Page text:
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Why are we using test loads on linear drivers?

jayrob

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I think it is as Dave tried to explain, the test load also simulates the voltage demand of a particular diode...

As you know, if the supply voltage is not enough, then the circuit will not regulate the current properly. So a test load is needed, in conjunction with a proper input voltage. Both together will allow you to properly set the current.

And this is just a good practice, since we use boost circuits as well...
 
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Hallucynogenyc

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Definitely there's something wrong with you today. You are now linking me to pictures on how to use the LM317 as a current source. Did you ever read what I posted? I'll quote it for you:

The lm317 driver/chip/circuit is just a simple constant current voltage source that can be easily turned into a constant current source by putting a resistor on it.

Deadel just purposed to add a a capacitor to compensate the possible (not dangerous IMO) battery spikes, a diode to protect from a bad battery insertion (not needed for me) and a pot in order to change the current later withour soldering (not needed if you do not plan to change it).
Also, the DDL circuit is not included in every datasheet. The only thing included in the datasheet is the suggestion to use the constant voltage as a current source.
And to respond the las question, as I just told you:

I was just trying to know why isn't this mentioned anywhere. Now it seems like it's not mentioned because most of the people here don't know it so I'm trying to explain.
 

ElektroFreak

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^no dude, there's nothing wrong with me, and I'm done with you.

Those are PDF datasheets NOT PICTURES, and those pages contain the basic "DDL" circuit printed right on them, which you would know if you had looked. Adding capacitors and diode is just common sense from an electronics standpoint, and therefore do not need to be drawn into the circuit diagram. Now, if all you plan on doing is telling all of us that we don't know what we're talking about when all we're trying to do is help you understand this stuff, then you can take that attitude and shove it where the sun don't shine, friend. That's trollish BS..

You started this thread with a question, not a lesson on how to use regulators. Frankly, I don't need an electronics lesson from you.
 
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Hallucynogenyc

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@Jayrob:I know the diodes simulate the voltage drop of the certain diode we are testing, but again, since the LM317 is being used as a constant current source, the voltage drop on the load won't change anything.

I invite you to test this yourself. Set a DDL driver to for instance 100mA. Then put a red diode on it, then a bluray, an infrared and if you want even a random value resistor. The current won't change!

@EF:Oh my god. Really. Oh my god. Didn't you just told me to specific places in the datasheets in which pictures of the circuits were illustrated? I am 200% sure of what I'm saying. Trolling is a whole different thing from defending a "scientific" theory with arguments. Have you ever heard the myth of the cave? I suggest you to think about it. Please. And I mean seriously please, read my last posts again.
 
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MarioMaster

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The differing diode counts is for simulating different diodes. Red have about half the voltage drop of BR and IR diodes are even less than red. Depending on the battery source or available power, a test load is quite advisable to make sure the voltage source doesn't droop too much when the proper load is applied.

Some builds here have the battery voltage already close to the regulation limit so checking the operation status of the LM317 before installing the diode is a good idea. You could set the current too high due to a drooping battery, and then blow the diode when fresh batteries are inserted.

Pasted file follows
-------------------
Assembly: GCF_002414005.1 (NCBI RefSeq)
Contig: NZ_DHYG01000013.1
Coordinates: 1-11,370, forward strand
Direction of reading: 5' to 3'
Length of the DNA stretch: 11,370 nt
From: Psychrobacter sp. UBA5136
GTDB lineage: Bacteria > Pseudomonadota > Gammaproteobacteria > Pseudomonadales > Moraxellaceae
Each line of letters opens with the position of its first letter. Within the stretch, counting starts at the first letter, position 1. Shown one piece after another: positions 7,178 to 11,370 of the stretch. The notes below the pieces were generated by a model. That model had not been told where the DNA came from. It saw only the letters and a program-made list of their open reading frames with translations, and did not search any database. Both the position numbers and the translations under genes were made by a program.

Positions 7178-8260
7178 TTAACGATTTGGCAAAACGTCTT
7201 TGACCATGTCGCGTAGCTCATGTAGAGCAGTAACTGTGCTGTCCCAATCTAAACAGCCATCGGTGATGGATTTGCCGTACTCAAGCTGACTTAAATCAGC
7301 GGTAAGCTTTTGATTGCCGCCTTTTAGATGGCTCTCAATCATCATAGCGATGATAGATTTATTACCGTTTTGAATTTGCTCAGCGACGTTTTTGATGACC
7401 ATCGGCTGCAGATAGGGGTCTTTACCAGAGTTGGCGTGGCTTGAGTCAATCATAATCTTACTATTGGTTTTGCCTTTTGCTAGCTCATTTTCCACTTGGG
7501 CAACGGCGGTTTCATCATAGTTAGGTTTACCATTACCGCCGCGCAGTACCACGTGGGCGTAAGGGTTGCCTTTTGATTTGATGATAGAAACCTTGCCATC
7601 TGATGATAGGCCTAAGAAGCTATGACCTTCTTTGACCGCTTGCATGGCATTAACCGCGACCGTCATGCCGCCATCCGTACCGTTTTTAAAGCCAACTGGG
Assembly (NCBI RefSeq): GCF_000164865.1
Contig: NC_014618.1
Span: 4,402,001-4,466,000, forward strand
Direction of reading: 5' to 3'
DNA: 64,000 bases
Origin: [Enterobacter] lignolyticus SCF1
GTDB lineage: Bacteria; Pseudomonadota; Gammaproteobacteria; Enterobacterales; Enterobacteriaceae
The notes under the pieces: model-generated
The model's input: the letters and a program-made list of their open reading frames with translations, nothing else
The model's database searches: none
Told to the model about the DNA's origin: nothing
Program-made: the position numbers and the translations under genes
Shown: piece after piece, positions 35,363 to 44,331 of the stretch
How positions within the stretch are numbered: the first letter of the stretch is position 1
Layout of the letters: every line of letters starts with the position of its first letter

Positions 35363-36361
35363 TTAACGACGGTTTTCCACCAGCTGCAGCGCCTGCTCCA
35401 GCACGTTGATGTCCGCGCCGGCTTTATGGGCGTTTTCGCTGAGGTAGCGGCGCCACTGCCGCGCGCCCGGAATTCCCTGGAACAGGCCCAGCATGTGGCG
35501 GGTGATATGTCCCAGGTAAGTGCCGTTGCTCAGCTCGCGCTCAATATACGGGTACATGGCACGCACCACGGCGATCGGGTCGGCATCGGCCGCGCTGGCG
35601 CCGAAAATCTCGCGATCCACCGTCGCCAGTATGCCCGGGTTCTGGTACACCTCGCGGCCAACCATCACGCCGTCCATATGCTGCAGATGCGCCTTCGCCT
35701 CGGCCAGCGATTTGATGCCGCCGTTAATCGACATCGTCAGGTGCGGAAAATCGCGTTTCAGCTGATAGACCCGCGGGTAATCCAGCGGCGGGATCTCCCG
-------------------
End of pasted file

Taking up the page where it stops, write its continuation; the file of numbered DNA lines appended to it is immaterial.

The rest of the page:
Also, the more load you put on the LM317 the MORE heat it generates. You're getting confused in that an equal current load with more VOLTAGE will decrease the heat output being the linear driver that it is.

I'm sure there's also language barrier problems as well. Your intent is unclear.
 

drlava

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Just saw this thread, is seems there is some confusion on this issue, even in life-members here :)

It's a good question Hallucynogenic, you are right to ask. In fact, in an ideal world you COULD set the current on a DDL/rkcstr driver simply with a multimeter in amps mode in place of the diode and test load. You are correct also, in an ideal world, it would not matter the load voltage for this driver, the output current would remain the same. David, this is because the LM317 does not operate as a resistor, it has active feedback with high gain in order to maintain the 1.25V across its out and adj pins.

This results in a nearly equivalent output current whether the load is 0.5V or 6V, as long as the battery voltage is > Vdo+1.25V+Vload.

The Flexdrive works similarly, within the range of 2.2V to 6V output, at one pot set point, the output current will be virtually constant. Again this is by design through sampling and amplification, is not a violation of Ohm's law.

The simplest explanation for the original question has already been given: It's a good practice, and, with the built-in 1 ohm resistor it makes current measurement easy for any type of driver.
 
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Hallucynogenyc

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I might be wrong with the heat thing, but not with the others one. Just to make totally sure I just went and tested it myself.

Mariomaster, I'm totally sure we have multiple language problems, but since there's no other solution than keep learning English I guess you will have to try to understand my English as it is now xDD

Read this I posted above:

When you test the current on a DDL driver, you were probably told that you had to use 4 diodes for a red laser diode simulation, 6 diodes for a bluray diode simulation, etc...

This is only needed when testing advanced drivers like the Flexdrive. For the DDL, for instance, if you just put the 1 ohm resistor to measure the current it will work no matter if the diode is red, infrared, bluray, or X-ray (joke).

I'm not saying test loads are not needed, only that their construction concept is wrong.

This is what I'm trying to prove
Isn't this totally true?
 

ElektroFreak

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Just saw this thread, is seems there is some confusion on this issue, even in life-members here :)